Teenage brain mapping can help predict drinking behaviour: Study

New York, Sep 22 (IANS): Current and future drinking behaviour among people can be predicted through mapping their brains in teenage, suggests a study.

Teenage brains form new connections during adolescence. Two systems that are rewired during this time are networks related to reward and inhibition.

Researchers from Yale University in the US sorted through a massive MRI dataset of teenage brains to see if they could predict drinking behaviour in adolescents by looking at how these two systems rewire during development.

The study, published in the JAMA Psychiatry journal, revealed that the inhibitory and reward pathway, which broadly regulate "brake" and "go" behaviour can help forecast how likely those teenagers are to drink heavily in the years to come.

The study also revealed that the data from both tasks could predict alcohol use in girls but only the inhibitory task data were helpful in predicting behaviour in boys.

For instance, girls tend to develop their inhibitory systems, the connections that can tell them not to do something earlier than boys. Because of this, researchers sometimes spot different drinking patterns between male and females during adolescence, with boys more likely to engage in risky drinking behaviour than girls.

To conduct this study researchers involved 2,000 childrens of age around 14 years and asked them to perform various tasks while having their brain imaged in an MRI.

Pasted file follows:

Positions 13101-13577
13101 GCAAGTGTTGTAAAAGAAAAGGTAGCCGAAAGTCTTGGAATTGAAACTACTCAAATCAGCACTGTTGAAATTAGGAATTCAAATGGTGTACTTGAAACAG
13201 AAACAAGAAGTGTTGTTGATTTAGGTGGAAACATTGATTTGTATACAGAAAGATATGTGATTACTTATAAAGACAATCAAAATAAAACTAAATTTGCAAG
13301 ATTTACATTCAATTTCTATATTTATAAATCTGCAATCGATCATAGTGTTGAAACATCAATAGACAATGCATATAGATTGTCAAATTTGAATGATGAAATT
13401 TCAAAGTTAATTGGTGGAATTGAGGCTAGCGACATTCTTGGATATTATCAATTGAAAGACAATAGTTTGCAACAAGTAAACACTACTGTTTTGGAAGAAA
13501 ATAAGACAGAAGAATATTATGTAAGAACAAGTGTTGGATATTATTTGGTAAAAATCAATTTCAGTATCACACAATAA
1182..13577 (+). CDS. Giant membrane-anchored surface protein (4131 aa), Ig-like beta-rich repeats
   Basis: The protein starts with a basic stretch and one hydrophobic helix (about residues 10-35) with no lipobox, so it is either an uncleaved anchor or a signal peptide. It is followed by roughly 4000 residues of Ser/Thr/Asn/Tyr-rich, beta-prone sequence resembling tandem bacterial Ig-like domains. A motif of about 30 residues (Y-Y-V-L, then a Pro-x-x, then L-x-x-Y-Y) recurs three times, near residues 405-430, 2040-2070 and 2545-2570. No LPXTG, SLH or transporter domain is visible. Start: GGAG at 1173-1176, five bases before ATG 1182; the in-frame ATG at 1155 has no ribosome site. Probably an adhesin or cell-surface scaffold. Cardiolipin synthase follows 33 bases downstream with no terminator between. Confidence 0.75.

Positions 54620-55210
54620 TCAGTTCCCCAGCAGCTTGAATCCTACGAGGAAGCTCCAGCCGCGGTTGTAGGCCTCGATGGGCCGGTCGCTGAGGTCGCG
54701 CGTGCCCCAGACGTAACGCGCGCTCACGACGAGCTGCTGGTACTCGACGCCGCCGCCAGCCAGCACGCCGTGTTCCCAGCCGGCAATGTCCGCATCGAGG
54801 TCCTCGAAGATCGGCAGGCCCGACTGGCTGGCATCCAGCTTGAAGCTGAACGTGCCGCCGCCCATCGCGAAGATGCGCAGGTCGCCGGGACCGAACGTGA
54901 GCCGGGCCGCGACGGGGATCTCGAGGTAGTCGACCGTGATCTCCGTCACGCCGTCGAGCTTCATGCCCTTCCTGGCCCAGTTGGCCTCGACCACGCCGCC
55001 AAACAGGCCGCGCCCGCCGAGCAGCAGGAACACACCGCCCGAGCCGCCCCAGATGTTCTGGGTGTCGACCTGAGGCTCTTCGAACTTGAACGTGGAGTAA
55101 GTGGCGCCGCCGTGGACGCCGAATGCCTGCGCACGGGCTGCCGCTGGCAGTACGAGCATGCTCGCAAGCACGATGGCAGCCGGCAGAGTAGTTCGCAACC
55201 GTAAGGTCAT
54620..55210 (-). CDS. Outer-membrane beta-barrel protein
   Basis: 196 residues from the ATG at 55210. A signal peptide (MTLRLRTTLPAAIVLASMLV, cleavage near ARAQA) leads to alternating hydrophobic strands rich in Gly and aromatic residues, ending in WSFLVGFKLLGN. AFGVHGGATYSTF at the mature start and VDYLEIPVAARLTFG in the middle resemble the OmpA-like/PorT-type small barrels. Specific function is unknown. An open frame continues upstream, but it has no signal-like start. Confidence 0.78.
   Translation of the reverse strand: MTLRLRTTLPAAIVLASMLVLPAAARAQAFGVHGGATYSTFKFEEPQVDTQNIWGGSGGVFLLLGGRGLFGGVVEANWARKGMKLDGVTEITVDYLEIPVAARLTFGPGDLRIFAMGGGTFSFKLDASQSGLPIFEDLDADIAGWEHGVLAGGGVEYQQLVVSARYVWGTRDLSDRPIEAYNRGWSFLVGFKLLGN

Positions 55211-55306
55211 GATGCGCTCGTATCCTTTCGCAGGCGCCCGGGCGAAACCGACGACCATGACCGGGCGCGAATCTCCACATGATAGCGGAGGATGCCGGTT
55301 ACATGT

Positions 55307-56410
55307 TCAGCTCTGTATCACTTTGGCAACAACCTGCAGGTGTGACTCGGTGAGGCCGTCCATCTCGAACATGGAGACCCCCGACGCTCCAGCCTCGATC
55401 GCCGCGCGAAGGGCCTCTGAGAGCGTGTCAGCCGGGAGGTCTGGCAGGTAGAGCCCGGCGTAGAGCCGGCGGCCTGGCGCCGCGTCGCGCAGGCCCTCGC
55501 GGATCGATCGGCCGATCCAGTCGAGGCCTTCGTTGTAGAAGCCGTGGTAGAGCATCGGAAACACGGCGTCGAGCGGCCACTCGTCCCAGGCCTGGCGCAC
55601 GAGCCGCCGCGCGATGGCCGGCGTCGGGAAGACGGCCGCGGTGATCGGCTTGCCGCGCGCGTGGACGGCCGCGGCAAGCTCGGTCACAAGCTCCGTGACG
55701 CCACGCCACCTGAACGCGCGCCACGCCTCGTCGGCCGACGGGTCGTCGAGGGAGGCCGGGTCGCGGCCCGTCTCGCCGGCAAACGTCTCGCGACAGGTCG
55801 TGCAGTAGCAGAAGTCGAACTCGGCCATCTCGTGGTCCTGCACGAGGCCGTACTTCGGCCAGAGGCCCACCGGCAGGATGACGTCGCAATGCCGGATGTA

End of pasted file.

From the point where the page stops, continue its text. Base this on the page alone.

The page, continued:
Some of these tests were intended to activate the reward and inhibitory systems, such as having participants play a game for money or resist pressing a button in response to a stop signal. These same teenagers were then brought back when they turned 19 to take the same tests.

"By following these teenagers over time, we were able to map out how the brain changed over that five-year period. This type of dataset is very rare. As such, it is uniquely poised to let us ask questions that haven't been possible before," said Sarah Yip, Associate Professor of psychiatry and in the Yale Child Study Center.

The study also found that in boys, only brain imaging data collected during the inhibition task, a task that tests how well people "hit the brakes" on certain behaviours could reliably predict drinking behaviour.

On the other hand, brain imaging data collected during both the inhibitory and reward tasks were related to future alcohol use in female participants.

"Researchers could use this information to develop new therapies for treating risky drinking behaviour in both teens and adults. These findings also suggest that targeting treatments for male and female patients may be a helpful approach to improve treatment outcomes. Imaging these brain networks might also help clinicians determine whether their treatments are working for their patients," said Yip.



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